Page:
The Gospel According to Frank Sinatra

An open letter to the radio industry from Tom Kent
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Radio vet and services provider Tom Kent has provided this to Radio World. We post it unedited.

Dear Radio Industry:
I just watched a 22-minute collaboration of the greatest air personalities ever! This amazing piece of video was put together in a span of over 40 years by radio’s best friend, Art Vuolo. He’s also surreptitiously become radio’s official videographer and historian. His passion caught fire growing up as a child in Indianapolis and Detroit which are two of our nation’s best radio markets. Many of us caught that bug, or as some might say the “radio disease,” the exact same way. We were inspired by great personalities as kids listening to top 40 stations in our collective hometowns.


As I was watching this and becoming somewhat nostalgic, I felt that same passion rising up. At the same time, I was sad to see many of the great ones who aren’t with us anymore. They’ve left us an enduring legacy of the one thing that made listeners come to us in droves. That one thing is FUN! Every single one of these legendary personalities had that unique ability to make us laugh, make us cry and to make us think thus creating forced listening. You know that feeling, when you’re in your car and you’ve reached your destination and there’s someone whose speaking in a fun, creative and passionate way who makes us continue to sit there with the engine running.

I like to think of myself as forward thinking. Rarely do I look through the rear view mirror as most of my time is focused on looking through life’s windshield. I truly believe if this industry is going to survive we must be able to know our history in order to know where we’re going. I’m so grateful that we’ve had someone who’s so passionate about our industry and who’s chronicled its past in such a real and entertaining way. He’s done it selflessly with very little reward. We need to draft Art into the Radio Hall of Fame. He deserves it because when he’s not doing this anymore, I doubt if anyone else will even care. There was a similar person on the print side who chronicled rock and roll over the years. Her name was Jane Scott and she has a special place at the Rock and Roll Hall of Fame in her honor.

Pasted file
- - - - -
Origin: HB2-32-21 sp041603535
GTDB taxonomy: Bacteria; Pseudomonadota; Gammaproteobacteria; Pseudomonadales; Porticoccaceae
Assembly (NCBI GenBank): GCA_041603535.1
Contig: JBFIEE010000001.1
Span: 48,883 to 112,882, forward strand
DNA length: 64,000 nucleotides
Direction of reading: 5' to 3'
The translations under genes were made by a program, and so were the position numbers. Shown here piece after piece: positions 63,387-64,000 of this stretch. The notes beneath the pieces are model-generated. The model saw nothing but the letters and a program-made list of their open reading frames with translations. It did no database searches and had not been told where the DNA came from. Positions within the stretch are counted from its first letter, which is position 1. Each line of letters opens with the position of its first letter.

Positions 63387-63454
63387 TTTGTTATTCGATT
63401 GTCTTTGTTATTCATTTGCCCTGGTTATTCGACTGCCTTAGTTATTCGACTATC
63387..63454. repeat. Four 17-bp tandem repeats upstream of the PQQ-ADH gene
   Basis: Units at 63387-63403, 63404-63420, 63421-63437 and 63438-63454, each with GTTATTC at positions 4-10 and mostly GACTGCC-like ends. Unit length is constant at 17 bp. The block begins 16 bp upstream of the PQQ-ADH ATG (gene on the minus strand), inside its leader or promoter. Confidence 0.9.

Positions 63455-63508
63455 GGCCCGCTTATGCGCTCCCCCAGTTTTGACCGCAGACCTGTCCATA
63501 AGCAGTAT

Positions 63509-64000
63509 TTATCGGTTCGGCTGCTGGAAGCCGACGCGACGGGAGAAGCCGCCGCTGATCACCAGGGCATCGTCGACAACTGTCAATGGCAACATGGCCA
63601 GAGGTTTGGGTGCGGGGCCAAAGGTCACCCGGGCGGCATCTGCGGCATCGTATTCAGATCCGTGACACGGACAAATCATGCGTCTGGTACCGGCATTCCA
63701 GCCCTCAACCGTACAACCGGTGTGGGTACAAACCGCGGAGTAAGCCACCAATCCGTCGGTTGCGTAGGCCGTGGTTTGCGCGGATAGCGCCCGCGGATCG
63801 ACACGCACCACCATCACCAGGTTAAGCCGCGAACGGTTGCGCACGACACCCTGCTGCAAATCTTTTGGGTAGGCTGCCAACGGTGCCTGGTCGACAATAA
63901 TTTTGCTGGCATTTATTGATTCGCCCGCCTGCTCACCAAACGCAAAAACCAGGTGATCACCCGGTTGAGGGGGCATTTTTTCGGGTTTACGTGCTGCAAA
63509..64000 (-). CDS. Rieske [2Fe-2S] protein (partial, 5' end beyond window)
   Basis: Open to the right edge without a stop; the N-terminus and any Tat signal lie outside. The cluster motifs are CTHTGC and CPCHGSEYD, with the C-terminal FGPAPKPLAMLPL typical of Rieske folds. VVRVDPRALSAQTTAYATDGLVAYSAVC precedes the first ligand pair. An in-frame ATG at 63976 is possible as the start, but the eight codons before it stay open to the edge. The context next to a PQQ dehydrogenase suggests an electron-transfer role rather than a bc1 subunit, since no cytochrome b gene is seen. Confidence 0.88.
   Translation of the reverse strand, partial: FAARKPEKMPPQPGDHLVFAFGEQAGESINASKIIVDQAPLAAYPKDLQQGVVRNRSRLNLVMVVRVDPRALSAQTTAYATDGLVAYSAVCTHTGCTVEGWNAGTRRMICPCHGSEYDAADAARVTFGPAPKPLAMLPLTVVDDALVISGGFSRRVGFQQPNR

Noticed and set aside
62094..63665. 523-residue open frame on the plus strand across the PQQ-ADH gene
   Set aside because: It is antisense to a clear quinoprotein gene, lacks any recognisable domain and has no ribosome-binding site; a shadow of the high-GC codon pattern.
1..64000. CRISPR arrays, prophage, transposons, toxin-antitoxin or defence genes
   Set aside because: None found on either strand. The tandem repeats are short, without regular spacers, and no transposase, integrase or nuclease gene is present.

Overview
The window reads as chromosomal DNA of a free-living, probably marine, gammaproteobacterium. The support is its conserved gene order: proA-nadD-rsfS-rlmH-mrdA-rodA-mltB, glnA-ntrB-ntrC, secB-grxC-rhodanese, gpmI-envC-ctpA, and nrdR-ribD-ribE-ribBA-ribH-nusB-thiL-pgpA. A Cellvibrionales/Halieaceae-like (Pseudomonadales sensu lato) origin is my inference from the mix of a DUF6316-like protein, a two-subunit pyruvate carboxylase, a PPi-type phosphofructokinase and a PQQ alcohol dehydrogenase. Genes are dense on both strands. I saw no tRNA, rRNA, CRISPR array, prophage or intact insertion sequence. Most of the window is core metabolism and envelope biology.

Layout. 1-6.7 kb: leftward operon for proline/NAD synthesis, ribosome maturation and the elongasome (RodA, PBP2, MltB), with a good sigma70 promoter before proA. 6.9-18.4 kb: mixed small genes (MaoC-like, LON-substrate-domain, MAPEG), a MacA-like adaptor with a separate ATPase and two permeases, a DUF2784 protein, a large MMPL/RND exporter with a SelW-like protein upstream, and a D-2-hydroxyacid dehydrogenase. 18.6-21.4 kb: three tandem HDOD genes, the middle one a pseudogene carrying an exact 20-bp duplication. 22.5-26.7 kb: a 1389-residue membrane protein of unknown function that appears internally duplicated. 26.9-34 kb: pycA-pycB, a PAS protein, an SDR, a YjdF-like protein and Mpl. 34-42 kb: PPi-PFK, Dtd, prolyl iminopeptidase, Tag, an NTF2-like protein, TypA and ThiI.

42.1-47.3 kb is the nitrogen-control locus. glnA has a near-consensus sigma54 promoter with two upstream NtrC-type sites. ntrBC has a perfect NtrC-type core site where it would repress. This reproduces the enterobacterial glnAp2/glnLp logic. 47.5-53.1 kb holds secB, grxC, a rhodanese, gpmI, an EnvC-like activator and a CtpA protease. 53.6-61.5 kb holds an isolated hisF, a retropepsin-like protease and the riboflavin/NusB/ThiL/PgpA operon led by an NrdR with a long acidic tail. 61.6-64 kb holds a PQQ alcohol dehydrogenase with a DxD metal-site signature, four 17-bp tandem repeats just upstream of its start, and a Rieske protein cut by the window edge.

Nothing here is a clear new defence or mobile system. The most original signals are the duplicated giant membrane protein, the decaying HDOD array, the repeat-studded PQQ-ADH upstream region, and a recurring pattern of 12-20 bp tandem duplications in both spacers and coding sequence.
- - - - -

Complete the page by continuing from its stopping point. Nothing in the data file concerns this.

Here’s what I know for sure. Frank Sinatra once said, “When I stop caring about my audience, they’ll stop caring about me.” Once deregulation set a path to Wall Street and quick money and our industry became all about the money, that’s when we stopped caring about our audience. I was in the music industry in the ’90s and I remember seeing for the first time in radio lobbies all across America, the new mission statement for radio. “We are here to deliver value to our shareholders.” Never was there even a mention of the audience. How about a new mission statement — “We are here to deliver entertainment to our listeners.”

When our business became all about the money, that’s when money for this business started evaporating. That’s the simple irony and truth about money. When you worship at its altar and you put money first, money will elude you. Is it any wonder why 20 years later that some of our nation’s largest broadcasters have such huge debt? The paradigm needs to shift and it needs to happen immediately. We need to put the audience first. If we could do that, I believe this business will thrive again. The Scriptures teach us this truth. “When there is no vision, the people parish.” Let’s get a new vision for our industry focusing on the audience and the rest will follow. It’s never too late to do the right thing.

Carpe Diem!

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